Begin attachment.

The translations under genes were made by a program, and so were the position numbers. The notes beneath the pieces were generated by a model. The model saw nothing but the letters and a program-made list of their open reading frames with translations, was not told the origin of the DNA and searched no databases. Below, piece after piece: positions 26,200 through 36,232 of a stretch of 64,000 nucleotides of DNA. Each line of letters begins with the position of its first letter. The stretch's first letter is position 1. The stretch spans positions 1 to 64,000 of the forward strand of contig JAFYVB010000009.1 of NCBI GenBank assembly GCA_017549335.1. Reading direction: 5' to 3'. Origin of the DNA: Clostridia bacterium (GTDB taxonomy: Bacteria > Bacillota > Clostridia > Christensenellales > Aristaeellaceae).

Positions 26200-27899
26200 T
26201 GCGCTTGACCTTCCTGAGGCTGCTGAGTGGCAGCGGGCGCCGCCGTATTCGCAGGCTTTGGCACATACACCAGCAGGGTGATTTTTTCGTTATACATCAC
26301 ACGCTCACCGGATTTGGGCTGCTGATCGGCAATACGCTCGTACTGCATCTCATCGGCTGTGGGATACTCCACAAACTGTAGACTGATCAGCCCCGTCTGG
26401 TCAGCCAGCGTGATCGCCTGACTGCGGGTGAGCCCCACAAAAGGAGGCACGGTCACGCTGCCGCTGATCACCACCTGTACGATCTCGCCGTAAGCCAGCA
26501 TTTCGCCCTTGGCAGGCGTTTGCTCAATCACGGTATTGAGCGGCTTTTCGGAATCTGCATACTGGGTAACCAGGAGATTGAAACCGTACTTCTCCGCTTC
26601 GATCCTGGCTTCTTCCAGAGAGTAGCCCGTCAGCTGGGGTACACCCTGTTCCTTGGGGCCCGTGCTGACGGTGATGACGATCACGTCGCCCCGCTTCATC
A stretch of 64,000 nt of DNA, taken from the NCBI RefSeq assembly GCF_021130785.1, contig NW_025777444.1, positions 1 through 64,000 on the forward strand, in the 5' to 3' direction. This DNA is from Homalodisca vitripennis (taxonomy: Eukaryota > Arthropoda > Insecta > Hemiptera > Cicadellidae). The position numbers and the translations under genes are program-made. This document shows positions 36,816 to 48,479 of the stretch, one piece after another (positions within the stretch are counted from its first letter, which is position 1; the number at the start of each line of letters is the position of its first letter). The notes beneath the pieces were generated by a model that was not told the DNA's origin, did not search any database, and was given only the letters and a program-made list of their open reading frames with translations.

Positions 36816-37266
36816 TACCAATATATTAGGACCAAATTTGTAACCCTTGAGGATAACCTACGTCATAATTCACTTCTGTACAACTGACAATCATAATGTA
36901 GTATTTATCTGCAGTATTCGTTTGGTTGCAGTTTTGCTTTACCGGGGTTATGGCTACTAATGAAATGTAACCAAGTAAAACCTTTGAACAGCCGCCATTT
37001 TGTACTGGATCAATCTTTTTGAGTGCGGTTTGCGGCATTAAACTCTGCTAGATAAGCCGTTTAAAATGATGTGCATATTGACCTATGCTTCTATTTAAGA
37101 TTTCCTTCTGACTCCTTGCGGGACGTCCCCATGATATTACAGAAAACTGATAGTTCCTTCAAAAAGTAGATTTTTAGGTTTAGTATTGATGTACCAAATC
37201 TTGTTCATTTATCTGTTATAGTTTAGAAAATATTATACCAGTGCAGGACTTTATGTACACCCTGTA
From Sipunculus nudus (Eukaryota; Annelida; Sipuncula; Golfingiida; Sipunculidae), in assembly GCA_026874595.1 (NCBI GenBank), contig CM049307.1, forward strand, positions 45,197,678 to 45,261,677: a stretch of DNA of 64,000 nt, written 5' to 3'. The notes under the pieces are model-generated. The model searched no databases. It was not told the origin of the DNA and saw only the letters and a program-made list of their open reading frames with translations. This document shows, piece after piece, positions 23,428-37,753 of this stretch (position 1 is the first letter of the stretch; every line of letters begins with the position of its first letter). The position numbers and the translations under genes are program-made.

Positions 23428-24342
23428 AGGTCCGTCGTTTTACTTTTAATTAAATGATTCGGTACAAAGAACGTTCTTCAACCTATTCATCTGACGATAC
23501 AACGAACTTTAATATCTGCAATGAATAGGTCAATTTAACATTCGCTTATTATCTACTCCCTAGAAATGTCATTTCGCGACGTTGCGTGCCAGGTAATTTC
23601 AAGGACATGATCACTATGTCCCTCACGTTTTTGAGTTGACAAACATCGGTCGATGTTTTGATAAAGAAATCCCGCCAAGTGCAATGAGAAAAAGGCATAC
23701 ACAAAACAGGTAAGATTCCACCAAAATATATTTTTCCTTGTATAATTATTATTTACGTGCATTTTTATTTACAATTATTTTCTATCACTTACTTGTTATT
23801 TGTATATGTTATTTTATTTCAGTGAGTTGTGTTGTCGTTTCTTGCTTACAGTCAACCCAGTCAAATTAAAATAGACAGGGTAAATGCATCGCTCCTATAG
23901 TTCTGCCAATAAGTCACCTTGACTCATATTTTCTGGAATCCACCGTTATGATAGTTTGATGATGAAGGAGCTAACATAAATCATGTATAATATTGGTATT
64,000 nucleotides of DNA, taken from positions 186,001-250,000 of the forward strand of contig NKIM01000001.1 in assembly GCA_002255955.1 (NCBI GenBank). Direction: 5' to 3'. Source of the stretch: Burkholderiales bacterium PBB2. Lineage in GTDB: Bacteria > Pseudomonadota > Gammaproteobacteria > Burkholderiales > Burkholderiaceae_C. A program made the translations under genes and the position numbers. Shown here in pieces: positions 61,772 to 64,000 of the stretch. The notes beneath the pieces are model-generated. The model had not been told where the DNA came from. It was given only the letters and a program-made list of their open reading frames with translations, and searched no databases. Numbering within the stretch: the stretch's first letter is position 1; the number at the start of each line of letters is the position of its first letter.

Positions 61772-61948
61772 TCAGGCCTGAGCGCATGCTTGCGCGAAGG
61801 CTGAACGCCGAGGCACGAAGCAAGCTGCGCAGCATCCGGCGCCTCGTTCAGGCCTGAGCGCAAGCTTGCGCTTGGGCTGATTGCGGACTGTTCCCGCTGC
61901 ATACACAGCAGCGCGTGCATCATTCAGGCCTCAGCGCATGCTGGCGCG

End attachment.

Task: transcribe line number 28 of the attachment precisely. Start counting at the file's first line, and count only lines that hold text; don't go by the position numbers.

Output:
61901 ATACACAGCAGCGCGTGCATCATTCAGGCCTCAGCGCATGCTGGCGCG